While it can seem confusing for the nouveau wine drinker, choosing some of the best wines for novices will turn you from a winey wimp to a wine lover! The most important thing to remember is that a good wine is simply one you like. Do you want a wine that reminds you of your favorite hard candy? Do you prefer fizzy pink bubbles because the color makes you smile? Did you buy your last bottle because the name on the label reminded you of your last vacation? Fine! The best wines for novices are ones that take your breath away while they whet your whistle.
This fizzy delight has been in the pop culture news these days, as celebrities are discovering the easy drinkability of this delicate yet aromatic, well, fruit bomb. Stone fruits often takes the center stage with this Italian original, as essence of peach and apricot steal the show. Its versatility is well-known, as your new best vino friend can keep you company with appetizers, desserts, or Wednesday. If you prefer the fruit to be more of a wallflower, stick it in the fridge for a few hours and tell it to chill out. That gives the other players like Floral Essence and Spicy Note time to shine. Either way, Moscato is one of my favorite wines for novices.
What’s better than a grape to make a beautiful wine? How about three or four grapes? The hybrid method of taking the best of what each grape has to say and creating a conversation in your glass is genius. One of my favorite red combinations is Grenache, Syrah, and Mourvedre. I like to think of it this way: Grenache is the backbone of the guy that helps him to think he has a chance with you, Mourvedre is the boldness that gets him up off his chair to walk over to you, and Syrah is the smooth-talking that ends the conversation with your phone number in his pocket. Call him GSM and impress your friends.
Some say that the granddaddy of all wine regions lies in France, others say Italy. I choose to stay out of this fight, because whoever comes out on top, we all win. I will say that with my discovery of Orvieto, I began to see Italian wines in a whole new white. I mean light. Instead of just the whomp you on your head reds many Italian regions are known for, Orvieto is the self-assured underdog who knew its day would eventually come. Named after the region where it’s primarily grown, Orvieto is made of a blend of grapes including mostly Trebbiano with a smattering of Grecchetto, etc. It is usually on the drier side, with a whisper of fruit and sometimes grassy pear (you’ll get it as soon as you taste it). This is a wine that makes you want to start singing Al di La.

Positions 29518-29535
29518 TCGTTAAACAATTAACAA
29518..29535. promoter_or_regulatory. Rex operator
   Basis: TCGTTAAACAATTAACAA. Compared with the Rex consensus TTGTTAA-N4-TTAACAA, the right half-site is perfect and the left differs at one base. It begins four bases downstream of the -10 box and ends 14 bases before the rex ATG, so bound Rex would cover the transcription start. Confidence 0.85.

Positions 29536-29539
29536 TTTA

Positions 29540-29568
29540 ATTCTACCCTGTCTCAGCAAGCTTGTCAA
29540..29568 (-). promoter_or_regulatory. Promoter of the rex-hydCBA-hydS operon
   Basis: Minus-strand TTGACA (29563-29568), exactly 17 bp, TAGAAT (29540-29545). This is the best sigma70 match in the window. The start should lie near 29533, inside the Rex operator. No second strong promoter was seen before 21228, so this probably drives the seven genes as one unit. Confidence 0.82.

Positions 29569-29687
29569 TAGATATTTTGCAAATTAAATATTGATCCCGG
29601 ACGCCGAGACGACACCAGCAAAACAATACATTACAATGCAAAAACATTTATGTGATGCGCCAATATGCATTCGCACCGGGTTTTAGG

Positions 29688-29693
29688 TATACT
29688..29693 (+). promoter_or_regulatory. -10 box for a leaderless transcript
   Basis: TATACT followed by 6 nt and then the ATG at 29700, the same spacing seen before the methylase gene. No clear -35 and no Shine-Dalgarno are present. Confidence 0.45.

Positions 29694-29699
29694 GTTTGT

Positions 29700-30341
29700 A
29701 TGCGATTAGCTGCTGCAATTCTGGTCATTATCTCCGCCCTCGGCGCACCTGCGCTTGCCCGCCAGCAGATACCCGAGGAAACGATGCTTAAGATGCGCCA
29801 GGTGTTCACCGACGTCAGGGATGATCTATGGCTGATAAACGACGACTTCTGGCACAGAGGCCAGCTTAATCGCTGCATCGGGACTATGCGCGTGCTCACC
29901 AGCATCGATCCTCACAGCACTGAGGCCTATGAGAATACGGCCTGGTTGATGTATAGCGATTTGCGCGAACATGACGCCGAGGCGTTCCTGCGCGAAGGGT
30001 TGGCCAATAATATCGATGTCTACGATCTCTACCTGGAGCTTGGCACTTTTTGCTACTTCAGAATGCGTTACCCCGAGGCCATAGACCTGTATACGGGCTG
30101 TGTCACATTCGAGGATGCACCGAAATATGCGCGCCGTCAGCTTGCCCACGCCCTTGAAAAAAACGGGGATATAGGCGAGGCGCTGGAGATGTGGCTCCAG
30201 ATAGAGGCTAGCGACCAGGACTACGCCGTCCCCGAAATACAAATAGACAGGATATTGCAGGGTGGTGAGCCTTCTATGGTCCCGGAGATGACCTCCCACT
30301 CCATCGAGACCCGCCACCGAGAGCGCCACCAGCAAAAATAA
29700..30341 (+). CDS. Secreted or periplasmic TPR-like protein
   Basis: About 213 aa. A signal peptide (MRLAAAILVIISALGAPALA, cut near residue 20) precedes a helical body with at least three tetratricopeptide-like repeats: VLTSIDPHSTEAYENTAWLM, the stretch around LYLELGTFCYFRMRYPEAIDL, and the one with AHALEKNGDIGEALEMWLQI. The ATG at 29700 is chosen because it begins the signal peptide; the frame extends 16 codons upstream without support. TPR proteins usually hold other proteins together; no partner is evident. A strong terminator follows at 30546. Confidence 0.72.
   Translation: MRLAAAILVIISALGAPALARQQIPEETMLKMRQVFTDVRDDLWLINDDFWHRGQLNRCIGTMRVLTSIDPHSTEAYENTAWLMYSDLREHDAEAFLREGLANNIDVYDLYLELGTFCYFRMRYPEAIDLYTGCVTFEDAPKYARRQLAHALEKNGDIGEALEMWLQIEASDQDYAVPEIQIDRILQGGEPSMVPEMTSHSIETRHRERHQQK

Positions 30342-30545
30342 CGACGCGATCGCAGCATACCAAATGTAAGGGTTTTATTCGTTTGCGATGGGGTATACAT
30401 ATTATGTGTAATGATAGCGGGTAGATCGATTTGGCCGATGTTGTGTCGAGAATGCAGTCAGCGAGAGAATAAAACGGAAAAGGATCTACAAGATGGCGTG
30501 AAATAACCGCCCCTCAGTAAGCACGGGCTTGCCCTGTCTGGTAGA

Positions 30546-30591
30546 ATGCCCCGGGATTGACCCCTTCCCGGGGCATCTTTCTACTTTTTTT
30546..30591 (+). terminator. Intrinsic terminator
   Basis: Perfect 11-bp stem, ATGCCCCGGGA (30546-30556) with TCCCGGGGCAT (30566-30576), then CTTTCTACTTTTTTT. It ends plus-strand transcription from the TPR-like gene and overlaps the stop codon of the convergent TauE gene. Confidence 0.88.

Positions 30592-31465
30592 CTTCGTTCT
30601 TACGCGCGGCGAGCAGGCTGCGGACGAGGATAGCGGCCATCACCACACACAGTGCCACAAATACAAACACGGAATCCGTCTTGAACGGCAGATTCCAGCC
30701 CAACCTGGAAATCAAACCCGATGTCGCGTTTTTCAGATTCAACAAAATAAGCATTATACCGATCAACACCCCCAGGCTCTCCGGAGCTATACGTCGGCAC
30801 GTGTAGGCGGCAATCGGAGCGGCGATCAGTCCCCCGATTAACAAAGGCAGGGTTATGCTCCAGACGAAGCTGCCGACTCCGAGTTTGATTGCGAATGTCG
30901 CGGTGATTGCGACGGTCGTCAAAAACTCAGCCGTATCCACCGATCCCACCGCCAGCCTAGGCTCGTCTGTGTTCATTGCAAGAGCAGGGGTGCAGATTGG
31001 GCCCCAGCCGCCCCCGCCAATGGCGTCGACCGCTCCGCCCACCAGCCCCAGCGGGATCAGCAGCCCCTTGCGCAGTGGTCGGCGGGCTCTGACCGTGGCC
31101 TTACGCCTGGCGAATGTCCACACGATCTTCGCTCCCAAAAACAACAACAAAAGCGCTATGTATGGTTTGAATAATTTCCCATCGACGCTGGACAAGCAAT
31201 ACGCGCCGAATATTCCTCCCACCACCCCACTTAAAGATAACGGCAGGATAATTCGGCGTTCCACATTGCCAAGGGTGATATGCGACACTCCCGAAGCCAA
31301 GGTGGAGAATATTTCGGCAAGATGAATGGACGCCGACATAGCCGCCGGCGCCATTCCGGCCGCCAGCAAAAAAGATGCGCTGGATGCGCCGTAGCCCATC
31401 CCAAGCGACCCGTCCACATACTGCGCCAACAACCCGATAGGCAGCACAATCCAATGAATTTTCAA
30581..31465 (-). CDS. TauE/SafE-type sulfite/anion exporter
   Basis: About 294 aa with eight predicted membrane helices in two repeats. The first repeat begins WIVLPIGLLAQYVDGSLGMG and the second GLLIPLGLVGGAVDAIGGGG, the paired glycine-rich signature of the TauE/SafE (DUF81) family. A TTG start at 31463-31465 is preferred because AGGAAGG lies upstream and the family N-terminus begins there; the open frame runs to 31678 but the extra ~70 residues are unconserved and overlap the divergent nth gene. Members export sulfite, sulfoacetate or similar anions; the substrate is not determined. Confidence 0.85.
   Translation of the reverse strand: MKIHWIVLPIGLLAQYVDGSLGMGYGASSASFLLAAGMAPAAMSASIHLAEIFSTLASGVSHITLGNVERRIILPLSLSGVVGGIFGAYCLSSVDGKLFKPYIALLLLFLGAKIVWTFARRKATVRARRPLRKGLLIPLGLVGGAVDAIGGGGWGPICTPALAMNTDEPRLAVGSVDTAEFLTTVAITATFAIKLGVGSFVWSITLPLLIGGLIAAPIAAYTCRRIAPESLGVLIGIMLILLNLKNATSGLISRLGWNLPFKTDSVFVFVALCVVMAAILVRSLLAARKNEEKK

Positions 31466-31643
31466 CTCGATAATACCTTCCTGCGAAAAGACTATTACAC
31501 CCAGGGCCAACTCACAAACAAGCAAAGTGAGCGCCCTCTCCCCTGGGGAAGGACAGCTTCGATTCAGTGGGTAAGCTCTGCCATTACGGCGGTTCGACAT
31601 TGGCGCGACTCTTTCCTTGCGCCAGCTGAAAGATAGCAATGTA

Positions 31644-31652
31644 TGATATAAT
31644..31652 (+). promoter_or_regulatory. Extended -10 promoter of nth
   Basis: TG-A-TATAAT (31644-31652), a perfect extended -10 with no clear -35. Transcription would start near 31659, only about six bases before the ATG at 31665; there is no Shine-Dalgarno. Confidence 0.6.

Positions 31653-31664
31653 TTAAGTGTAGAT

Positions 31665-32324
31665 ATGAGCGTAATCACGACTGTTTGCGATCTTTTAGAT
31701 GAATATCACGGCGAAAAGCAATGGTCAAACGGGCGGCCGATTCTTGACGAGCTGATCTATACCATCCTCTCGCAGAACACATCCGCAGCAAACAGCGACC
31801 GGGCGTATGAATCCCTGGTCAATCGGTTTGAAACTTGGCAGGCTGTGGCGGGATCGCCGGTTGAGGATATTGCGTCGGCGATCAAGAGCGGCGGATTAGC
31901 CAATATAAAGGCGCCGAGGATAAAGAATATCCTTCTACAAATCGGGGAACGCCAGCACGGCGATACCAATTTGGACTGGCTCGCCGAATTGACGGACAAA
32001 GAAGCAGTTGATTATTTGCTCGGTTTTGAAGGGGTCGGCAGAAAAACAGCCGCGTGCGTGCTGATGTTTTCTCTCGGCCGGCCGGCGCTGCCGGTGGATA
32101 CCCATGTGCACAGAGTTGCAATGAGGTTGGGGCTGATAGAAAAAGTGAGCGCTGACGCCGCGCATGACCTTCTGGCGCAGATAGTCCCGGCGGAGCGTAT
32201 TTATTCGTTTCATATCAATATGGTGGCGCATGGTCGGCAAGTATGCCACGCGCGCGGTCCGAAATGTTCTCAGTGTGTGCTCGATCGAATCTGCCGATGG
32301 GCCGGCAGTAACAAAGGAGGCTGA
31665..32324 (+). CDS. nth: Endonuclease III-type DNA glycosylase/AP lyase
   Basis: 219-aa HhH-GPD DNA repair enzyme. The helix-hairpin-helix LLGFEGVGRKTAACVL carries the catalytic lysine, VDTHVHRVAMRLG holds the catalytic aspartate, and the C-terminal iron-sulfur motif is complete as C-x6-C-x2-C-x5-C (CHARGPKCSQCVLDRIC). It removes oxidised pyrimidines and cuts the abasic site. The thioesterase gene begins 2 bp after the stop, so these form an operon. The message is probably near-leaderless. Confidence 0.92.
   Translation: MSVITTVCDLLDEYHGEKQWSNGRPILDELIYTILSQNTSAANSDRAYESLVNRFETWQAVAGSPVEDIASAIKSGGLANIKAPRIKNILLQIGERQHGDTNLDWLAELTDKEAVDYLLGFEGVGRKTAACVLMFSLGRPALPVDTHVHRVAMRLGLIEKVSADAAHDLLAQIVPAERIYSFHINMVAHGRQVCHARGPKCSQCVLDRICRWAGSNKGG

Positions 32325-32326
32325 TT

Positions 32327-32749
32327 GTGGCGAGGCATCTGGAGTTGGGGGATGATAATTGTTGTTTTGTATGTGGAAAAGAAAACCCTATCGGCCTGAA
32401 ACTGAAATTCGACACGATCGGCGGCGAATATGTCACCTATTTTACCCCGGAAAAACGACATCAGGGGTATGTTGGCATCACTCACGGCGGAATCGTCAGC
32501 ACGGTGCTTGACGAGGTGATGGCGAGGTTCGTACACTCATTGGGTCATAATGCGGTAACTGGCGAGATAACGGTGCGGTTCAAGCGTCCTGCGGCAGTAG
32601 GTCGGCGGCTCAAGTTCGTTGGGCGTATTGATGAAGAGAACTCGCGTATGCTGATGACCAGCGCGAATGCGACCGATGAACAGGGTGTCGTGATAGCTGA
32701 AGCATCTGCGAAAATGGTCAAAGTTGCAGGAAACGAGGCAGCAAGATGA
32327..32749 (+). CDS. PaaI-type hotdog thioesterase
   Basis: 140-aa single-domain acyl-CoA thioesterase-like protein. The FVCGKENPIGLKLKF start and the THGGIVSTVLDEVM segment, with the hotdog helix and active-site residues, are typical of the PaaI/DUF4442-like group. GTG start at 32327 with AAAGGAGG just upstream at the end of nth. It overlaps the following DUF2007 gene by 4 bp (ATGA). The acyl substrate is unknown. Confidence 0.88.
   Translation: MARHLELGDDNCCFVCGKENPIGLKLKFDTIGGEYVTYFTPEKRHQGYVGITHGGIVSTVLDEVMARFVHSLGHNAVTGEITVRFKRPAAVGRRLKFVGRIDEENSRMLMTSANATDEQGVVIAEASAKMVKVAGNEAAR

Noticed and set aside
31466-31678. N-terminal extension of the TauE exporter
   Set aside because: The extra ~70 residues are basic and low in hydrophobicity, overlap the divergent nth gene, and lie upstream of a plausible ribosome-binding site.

There are few more lovely syllables to almost any wine drinker than Pinot Noir. Red or white prejudices pass away when this bottle is on the table. The delicate grapes leaves nothing to the imagination. It is a ‘what you see is what you get’ wine. Lighter in color, softer in fragrance, silky on your palate, this is the true nectar of the gods. Pinot Noir grapes are grown by those of the most patient and resilient of natures. While the fruit is subdued, it makes you work to taste it. Very few regions in the world grow an A-class Pinot. Yes, burgundy, but in all honesty, my favorite Pinot Noirs come from (drumroll…) Oregon! When you want to get someone a bottle of wine and are just not sure which one, go for an Oregonian Pinot Noir and you will be the Heroine of their dinner.
We could talk for a day and a half just about the different types of Rieslings, and their proper pairings. Rieslings are the chameleons of the wine world. It can be sparkling or not. Sweet, or not. Full-bodied or not. Grown in Germany, or not. Inside of each of these descriptions is a thousand more, too. One of my favorite Rieslings is from France. I know, Pinots from the Pacific Northwest, and now this?!? If you’re looking for a white that a red drinker can also appreciate, this is the way to go. Imagine a hint of tropical fruit to pair with a spicy pad Thai? Or a super-sweet dessert Riesling paired with a crème Brule? For whatever your mood is, Riesling has the answer.
This is the Whomp factor in 3-d living color. This is the rock and roll of the wine culture. The blend that refuses to be labeled or follow the rules. In short, when the powers that be decided that grape growers in Italy must follow certain rules for their grapes to receive certain denominations, the independent farmers and winemakers said "Arrivederci." They wanted to make the wines they chose, with the blends they liked, and call them what they desired. The result was a whole new way to make a grape a beautiful thing. While this is not a cheap one, if you are looking for a special occasion wine, run to your local sommelier immediately.
This is your chance to get on the ground floor of what I predict will be a hot new wine in the coming years. Ok, fine. It’s Bordeaux. A rich red, plummy, dry mouthful. But it sounds new and interesting doesn’t it? And as the billion plus wine label making industry will tell you, image isn’t everything, but it’s something. Bordeaux slash Claret wines are often lost in the mix whilst the winos among us look for the more sensual, shocking, or trendy labels. But this is a solid, dependable, lovely concoction. We all need a go-to, whether it’s a friend, sweater, or TV show. Let this red be yours.
Have you discovered a new wine to share? What’s the best advice you could give someone just starting on the wine journey? There are thousands of wines in the world these days, but the best wines for novices are the ones you can sip slowly over good conversation with great friends.
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